World Economy

No Sign of Global Recession

No Sign of Global RecessionNo Sign of Global Recession

The prolonged decline in oil prices and weaker expansion in Chinese economy have dimmed growth prospects of several economies, but it does not signal a threat of global recession, Moody's Investors Service said Tuesday.

"Risks to global growth have increased, but despite the recent market volatility, we don't believe that the world's advanced economies will enter recession," said Moody's Senior Vice-President Elena Duggar.

According to the rating agency, the continuous decline in crude oil prices and sluggish growth in China have prompted a reappraisal of global economic growth prospects, causing risk aversion to rise and financial market conditions to tighten.

"While the current environment will curb growth in specific regions, it does not presage a global recession," Moody's said in a statement.

Moody's, in February, took negative rating action for a number of corporates, banks and sovereigns whose revenues, loan portfolio performance and tax receipts are heavily dependent on the production of oil and other commodities.

"We believe that the positive impact of lower commodity prices on global growth helps mitigate the negative effect from the financial market turbulence," it said.

Moody's expects growth in G-20 advanced countries to be stable at 1.8% for 2016 and 2% for 2017.

"... The positive effect of lower commodity prices to a large extent will mitigate negative factors such as weaker consumer and business confidence levels caused by increased financial market volatility, and deteriorating trade linkages with emerging markets," it said in a report.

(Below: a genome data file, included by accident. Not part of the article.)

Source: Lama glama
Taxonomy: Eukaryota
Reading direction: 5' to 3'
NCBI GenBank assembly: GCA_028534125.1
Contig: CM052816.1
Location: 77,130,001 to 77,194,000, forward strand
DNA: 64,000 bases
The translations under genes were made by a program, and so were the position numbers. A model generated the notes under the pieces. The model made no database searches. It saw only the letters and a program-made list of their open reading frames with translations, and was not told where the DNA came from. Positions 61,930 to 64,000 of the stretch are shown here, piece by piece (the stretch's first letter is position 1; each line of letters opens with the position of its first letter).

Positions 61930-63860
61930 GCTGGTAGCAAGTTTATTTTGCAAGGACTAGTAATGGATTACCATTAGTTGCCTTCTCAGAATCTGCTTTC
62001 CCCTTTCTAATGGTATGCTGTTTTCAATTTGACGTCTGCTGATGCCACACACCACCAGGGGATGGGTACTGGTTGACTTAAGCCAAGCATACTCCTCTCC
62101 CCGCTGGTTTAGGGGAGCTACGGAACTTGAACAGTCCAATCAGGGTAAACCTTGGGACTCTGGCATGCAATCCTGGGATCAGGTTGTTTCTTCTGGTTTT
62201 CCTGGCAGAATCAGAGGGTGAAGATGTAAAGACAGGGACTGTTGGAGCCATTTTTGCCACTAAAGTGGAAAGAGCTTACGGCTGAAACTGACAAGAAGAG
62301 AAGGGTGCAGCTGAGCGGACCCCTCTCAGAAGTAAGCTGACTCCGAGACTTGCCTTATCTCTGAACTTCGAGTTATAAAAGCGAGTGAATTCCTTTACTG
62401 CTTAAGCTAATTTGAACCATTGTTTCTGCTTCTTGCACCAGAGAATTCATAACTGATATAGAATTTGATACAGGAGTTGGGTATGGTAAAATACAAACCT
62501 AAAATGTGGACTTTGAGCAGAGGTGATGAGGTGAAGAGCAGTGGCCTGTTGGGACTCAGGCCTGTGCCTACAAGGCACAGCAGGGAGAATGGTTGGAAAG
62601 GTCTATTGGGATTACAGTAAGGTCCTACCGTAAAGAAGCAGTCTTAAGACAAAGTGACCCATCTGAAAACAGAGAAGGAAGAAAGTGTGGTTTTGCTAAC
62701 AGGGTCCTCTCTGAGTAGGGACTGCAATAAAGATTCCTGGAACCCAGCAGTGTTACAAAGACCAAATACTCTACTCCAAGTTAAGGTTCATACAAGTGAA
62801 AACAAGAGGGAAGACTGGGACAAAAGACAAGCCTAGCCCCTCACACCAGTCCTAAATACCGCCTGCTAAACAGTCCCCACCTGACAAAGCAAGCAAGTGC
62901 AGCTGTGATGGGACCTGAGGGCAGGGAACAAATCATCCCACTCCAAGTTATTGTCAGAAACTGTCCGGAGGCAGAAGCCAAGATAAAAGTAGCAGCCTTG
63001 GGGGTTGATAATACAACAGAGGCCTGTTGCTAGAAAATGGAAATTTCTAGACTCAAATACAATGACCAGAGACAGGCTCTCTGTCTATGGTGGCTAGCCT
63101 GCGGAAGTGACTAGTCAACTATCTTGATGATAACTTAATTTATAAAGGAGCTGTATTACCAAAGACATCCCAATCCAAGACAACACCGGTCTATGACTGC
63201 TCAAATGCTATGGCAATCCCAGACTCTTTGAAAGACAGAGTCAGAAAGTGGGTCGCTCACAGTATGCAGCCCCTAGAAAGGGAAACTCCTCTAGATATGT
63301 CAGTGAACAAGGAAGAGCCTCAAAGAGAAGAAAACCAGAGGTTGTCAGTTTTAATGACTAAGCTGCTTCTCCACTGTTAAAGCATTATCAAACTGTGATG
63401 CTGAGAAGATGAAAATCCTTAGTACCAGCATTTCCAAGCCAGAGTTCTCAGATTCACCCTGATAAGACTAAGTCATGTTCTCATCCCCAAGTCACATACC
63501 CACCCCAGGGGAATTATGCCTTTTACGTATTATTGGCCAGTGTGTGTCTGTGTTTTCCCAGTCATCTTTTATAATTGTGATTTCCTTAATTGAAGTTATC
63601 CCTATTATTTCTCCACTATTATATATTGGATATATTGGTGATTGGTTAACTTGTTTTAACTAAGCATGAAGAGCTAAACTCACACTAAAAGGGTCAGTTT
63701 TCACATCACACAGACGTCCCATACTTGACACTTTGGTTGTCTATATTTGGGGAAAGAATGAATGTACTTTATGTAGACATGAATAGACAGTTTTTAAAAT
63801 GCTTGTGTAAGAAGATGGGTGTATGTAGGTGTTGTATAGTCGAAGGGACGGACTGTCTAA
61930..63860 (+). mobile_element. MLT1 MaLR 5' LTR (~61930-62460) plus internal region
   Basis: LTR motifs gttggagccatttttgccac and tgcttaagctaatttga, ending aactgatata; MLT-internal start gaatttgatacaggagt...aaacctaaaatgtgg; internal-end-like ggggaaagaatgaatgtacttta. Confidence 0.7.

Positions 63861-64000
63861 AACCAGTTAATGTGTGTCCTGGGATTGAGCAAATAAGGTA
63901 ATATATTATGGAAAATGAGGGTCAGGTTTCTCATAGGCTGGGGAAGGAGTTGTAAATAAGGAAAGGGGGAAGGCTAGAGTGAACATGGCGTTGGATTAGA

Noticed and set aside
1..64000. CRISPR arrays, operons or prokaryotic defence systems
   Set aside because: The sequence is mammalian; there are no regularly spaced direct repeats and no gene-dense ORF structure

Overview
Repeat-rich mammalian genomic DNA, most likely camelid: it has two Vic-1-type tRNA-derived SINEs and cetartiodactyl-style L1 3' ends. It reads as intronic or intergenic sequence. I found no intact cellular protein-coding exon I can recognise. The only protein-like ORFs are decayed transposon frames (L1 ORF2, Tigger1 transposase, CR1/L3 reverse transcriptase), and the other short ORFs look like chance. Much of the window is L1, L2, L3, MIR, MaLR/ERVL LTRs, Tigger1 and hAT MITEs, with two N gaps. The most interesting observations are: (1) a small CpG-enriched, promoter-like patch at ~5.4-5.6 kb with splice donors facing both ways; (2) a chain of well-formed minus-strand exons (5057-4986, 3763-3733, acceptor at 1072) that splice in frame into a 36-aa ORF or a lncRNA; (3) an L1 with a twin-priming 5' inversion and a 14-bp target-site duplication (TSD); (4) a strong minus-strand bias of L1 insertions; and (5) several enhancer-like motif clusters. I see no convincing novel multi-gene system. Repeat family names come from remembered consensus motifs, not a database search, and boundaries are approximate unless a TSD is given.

Moody's believes that the current macro-credit environment is similar to conditions in 1987 or 1998 when credit problems within certain sectors of the global economy were very severe, but the rest experienced only a modest slowdown in economic activity.

Downgrades Vedanta

Downgrading Vedanta Resources corporate family rating, Moody's Investor Service Monday said the metals and mining conglomerate faces a refinancing risk.

Vedanta Resources plc is a global diversified metals and mining company headquartered in London, UK. It is the largest mining and non-ferrous metals company in India and has mining operations in Australia and Zambia and oil and gas operations in three countries.

The ratings agency has also downgraded the firm's senior unsecured rating to 'Caa1' from 'B1' and the outlook on all ratings is negative, it said in a statement.

"Downgrade of Vedanta's ratings is driven by low commodity price environment that will keep earnings improvement distant and slower correction in leverage metrics than initially anticipated," Moody's Vice President and Senior Analyst Kaustubh Chaubal said.

Rating actions also incorporate the "refinancing risk that the company faces, in particular, in relation to its debt maturities during the financial year ending March 2017 (2016-17)", he added.

The rating actions reflect Moody's view that there has been a fundamental downward shift in the mining sector with the downturn being deeper and the recovery longer than Moody's had previously expected, he said.

This is resulting in increased credit risk and weaker credit metrics for Vedanta, as well as global mining sector. Consequently, ratings need to be recalibrated to reflect the companies' expected performance over a more protracted challenging operating environment, Chaubal added.

At the same time, the reduction in taxes on production of oil to 20% ad valorem ($6-7 per barrel at current prices) from Rs 4,500 ($66.86) per ton will lower the cash cost of production by some $2-3 a barrel.

However, the decline in oil prices has been so sharp that the reduction in taxes on production will have a muted impact on Vedanta's earnings, he said.

Vedanta's B2 CFR also reflects refinancing risks associated with its $2.67 billion debt maturities in the next financial year.